Prime minister Boris Johnson gave the left both barrels today as he smashed into the SNP’s Westminster leader over the extremely popular cut to international aid and backed education secretary Gavin Williamson’s condemnation of an Oxford College’s decision to tear down a portrait of the Queen.
Liberal MPs, including a sizeable number of Tories are desperate for the government to reverse its trimming of Britain’s fabulously generous foreign aid commitment from 0.7% to 0.5% of national product.
On Monday, rebel Tory backbenchers saw their hopes of reinstating the higher target dashed because they had foolishly pinned their wrecking amendment to an unrelated debate in the house. The speaker duly threw it out.
Undeterred, the SNP’s leader in the House of Commons, Ian Blackford demanded to know at PMQs today, “yes or no”, would Johnson be granting a vote on the “inhumane cuts”.
“We’re in very, very difficult financial times, but you shouldn’t believe the leftie propaganda you hear from people opposite,” Johnson replied.
“We’re spending £10 billion overseas. All they want to do is run this country down when we’ve increased spending on girls’ education alone to almost half a billion pounds.”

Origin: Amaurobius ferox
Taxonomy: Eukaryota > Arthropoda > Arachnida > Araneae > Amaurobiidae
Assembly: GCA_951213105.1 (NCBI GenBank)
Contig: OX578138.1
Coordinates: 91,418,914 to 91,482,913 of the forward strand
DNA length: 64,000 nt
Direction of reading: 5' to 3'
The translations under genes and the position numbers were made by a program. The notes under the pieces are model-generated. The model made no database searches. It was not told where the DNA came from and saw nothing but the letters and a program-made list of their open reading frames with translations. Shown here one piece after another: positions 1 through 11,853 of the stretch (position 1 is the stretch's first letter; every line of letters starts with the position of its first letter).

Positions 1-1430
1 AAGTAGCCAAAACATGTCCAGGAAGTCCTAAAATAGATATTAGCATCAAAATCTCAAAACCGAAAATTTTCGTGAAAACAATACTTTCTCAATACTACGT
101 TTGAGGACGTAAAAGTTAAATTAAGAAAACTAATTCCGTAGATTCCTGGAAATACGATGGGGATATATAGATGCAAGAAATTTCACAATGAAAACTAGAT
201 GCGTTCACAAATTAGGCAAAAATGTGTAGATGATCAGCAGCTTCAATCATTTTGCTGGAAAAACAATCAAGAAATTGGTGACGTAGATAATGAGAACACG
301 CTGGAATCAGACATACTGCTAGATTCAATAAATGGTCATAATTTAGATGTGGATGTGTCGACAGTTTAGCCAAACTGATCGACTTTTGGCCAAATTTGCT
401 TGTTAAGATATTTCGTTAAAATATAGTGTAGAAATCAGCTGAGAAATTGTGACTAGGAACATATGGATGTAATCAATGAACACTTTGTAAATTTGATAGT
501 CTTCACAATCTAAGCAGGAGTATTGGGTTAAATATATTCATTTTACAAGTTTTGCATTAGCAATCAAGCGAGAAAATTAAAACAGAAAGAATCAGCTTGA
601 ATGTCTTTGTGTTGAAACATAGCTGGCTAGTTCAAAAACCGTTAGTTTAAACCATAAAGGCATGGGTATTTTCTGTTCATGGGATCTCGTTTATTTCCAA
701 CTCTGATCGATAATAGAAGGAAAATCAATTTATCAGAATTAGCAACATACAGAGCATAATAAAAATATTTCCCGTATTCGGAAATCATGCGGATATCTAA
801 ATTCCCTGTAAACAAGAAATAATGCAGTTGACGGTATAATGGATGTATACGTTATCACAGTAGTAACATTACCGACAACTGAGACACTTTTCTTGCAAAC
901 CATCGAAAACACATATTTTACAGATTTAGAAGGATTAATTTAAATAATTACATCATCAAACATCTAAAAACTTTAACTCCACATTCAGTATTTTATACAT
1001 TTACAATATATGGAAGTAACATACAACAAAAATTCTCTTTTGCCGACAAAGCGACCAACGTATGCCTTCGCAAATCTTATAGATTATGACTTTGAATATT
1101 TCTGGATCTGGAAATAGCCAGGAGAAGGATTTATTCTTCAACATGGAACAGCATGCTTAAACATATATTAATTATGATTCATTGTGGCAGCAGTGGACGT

The same afternoon, Boris sent his spokesperson out to support Williamson, who had been hit with a predictable backlash for scorning the removal of the Queen’s portrait as “simply absurd”.
“She is the Head of State and a symbol of what is best about the UK,” said the education secretary.
“During her long reign she has worked tirelessly to promote British values of tolerance, inclusivity and respect around the world.”
Earlier this week, postgraduate students at Magdalen College Oxford voted in favour of removing the portrait from one of the common rooms because the beloved monarch “represents recent colonial history”. The motion was tabled by an American computer science student doing a PhD in complexity theory. The vote passed by a large majority.
Oxford graduate Johnson wasn’t having it and backed his man. “You have had the education secretary’s words, which the PM supports,” his spokesperson said.